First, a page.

• Whitney

Mis-Carried Away

Yeah, fuck this title.

First of all, no, I have not had a miscarriage (yet), but I want to talk about miscarriages. They're bullshit. I can count on one hand, how many of my female friends have never miscarried. The majority of women that I know, all of varying backgrounds, have miscarried.

I am now 12 weeks pregnant. 12 weeks is when the doctor says it's "safe to tell people." This means that if you tell people anytime before 12 weeks, and you have to go back and tell them that you lost the baby, people will say, "She shouldn't have announced it so soon," like you hold some kind of responsibility for the loss... Like you owe them an apology. It means that if you miscarry before 12 weeks, you should hold your secret loss inside, suffer in silence, privately to yourself, like a failure. After all, women feel ashamed by their miscaraiges. It's better for them to not tell anyone and keep their problems to themselves, right? Wrong.

A new article from ScienceAlert.com has found that over half of all successful fertilizations end in miscarriage, which is much higher than the 25% originally thought. The reason for the confusion is that most pregnancies end before the woman is even aware that she's pregnant. You (or I) may have had several miscarriages before, and never even known about it. But after you see the positive sign on that test, it becomes "real," and your expectations change.

If so many women are having miscarriages, then why does it feel so taboo? Every friend that I have who has miscarried has kept it a massive secret. They carry that huge weight, that gigantic burden, all by themselves, even though they're literally surrounded by other women all day who have been in their shoes. We are forced to feel alone. Many people believe that miscarriages are caused by lifestyle choices when in fact, they are random genetic errors that cause the fetus to not be formidable. According to LiveScience.com over half of all miscarriages are caused because of aneuploidy, an abnormal number of chromosomes. The pregnancy essentially terminates itself because the baby will never be able to fully develop. It is completely out of your control and it has nothing to do with how many wine spritzers you had in college, how many vitamins you’re taking, or because you’ve done anything wrong in any way.

I am a problem-solver and I know that most women, when confronted with a miscarraige are looking for answers. Why??? And we tell ourselves it's because we shouldn't have lifted those heavy bombardment . We should have started taking folic acid months before we conceived. We drink too much alcohol, workout too hard, eat too much junk food... We create reasons for our "failure" and sentence ourselves to a lifetime of guilt for our "shortcomings." It is sickening to me how many people believe these myths to be true. Society as a whole seems to fill in the blanks for why anyone has a miscarriage, when science is standing right there, yelling, factual evidence. It literally has nothing to do with you and your lifestyle choices!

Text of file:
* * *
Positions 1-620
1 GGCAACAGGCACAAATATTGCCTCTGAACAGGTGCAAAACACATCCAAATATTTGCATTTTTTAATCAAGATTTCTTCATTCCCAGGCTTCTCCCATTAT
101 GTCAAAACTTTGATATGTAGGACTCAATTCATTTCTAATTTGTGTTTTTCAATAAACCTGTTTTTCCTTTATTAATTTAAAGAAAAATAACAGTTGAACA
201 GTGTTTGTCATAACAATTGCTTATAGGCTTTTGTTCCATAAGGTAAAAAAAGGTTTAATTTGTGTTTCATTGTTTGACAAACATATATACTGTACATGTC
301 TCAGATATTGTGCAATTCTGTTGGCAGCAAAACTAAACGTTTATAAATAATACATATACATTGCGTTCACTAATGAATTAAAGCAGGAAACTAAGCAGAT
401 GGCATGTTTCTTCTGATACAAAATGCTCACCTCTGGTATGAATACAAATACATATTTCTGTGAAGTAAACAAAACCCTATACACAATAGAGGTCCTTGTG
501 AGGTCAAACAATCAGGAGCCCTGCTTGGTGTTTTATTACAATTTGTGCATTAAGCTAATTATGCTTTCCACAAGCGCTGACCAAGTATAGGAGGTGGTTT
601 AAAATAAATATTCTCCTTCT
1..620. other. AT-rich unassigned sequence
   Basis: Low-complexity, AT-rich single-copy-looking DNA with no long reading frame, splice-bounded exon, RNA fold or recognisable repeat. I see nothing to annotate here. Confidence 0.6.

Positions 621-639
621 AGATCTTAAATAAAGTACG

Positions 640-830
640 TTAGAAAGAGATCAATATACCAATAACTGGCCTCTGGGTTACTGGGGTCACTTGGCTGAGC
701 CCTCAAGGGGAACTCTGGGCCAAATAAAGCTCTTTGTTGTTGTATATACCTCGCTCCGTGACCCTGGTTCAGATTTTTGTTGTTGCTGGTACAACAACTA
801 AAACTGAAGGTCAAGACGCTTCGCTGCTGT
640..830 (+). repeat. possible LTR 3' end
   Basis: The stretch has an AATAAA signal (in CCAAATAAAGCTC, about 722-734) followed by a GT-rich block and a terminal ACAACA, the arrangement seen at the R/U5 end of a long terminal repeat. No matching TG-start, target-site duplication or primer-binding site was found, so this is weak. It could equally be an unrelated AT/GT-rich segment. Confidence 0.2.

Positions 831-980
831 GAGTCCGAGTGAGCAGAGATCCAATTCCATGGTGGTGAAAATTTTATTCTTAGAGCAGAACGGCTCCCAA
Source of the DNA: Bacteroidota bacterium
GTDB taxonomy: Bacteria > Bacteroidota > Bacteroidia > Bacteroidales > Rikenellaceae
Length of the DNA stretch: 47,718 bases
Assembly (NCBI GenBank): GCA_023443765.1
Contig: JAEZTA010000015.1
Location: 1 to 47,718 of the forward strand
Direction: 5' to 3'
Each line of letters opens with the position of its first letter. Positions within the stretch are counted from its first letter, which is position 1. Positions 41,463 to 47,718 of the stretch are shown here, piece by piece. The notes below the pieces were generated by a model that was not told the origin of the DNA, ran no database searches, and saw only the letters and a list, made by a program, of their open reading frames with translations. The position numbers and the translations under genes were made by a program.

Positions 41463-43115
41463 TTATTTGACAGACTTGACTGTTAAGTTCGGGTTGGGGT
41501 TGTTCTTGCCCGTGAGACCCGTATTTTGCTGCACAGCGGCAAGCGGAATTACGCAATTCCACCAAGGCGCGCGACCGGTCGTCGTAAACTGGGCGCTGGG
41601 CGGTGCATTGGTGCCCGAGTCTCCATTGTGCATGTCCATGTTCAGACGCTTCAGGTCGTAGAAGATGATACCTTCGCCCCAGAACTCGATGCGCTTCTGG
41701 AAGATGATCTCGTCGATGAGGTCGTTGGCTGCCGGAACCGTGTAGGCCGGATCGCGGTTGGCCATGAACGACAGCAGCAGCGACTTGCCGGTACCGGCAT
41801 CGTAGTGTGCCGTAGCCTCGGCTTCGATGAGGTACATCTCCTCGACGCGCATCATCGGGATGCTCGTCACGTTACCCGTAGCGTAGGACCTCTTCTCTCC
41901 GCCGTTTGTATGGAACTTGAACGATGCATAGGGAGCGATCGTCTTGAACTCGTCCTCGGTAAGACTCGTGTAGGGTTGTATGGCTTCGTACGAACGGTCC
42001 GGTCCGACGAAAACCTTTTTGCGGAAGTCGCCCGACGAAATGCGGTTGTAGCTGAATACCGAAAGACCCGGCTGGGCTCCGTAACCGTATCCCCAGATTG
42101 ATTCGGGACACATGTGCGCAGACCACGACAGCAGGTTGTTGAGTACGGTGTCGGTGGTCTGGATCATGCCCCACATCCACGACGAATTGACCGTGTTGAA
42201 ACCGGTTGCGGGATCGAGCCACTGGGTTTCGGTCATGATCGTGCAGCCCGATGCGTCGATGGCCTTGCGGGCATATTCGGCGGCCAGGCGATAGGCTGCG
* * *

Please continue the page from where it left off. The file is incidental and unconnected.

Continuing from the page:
We use social media to paint the picture of our lives that we want others to see. This mostly contains our greatest joys, but also, our deepest sorrows. Somehow, miscarriages don't make the cut for the great highlight reel of our lives. I think, again, that this stems from the fact that we feel we have in some way failed if we miscarry, and so we choose not to share the loss. Instead, we bandaid the wound with smiley selfies and inspirational quotes until we have emotionally moved on. However, no one ever really moves on from miscarriage. Never again will you allow yourself to think of pregnancy without considering the loss. Even when you have a "successful" pregnancy, you will feel a sense of guilt over the ones that were lost.

What if we stopped ranking our grief on a hierarchy and instead, allowed ourselves to be honest with ourselves and one-another? Many mothers will go so far as to share the story of their rainbow babies;"We had 5 miscarriages before our rainbow baby was born," and that story is very important, but imagine if that same mother shared her entire journey with other mothers going through the same thing. Hearing the happy ending is great, but it would help so many more people if we were relaying these experiences when they happened. We only want to show the before and after photos, and skip the hard parts in between.

At the end of the day, it is your body, your journey, and your choice. I don't want you doing anything that makes you uncomfortable. I do however, want you to consider the repercussions of what would happen if we allowed ourselves to be vulnerable and share our stories, honestly. I think you would be surprised to find how many women around you have been, or currently are going through the exact same thing. Your story may sincerely change someone else's life and at the very least, it feels good to talk about miscarriage with other people who understand your fears, pain, and hopes. Miscarriages are not an embarrassing secret that must be kept under lock and key. They happen. They are not anyone's fault. And they are much more common than we realize.

I encourage you, even if you're less than 12 weeks pregnant, to share your pregnancy! If something should go awry, at least you will have a support system of people who care about you and will check in to make sure you're okay. No one should have to suffer in silence. Being a woman is no easy feat. Deciding to have a baby is not a decision that is taken lightly. We go through so much already. In a world where news is fake and perception is everything, it is time to rise up, courageously share our truth, and allow our true community to meet us there, with support and acceptance.

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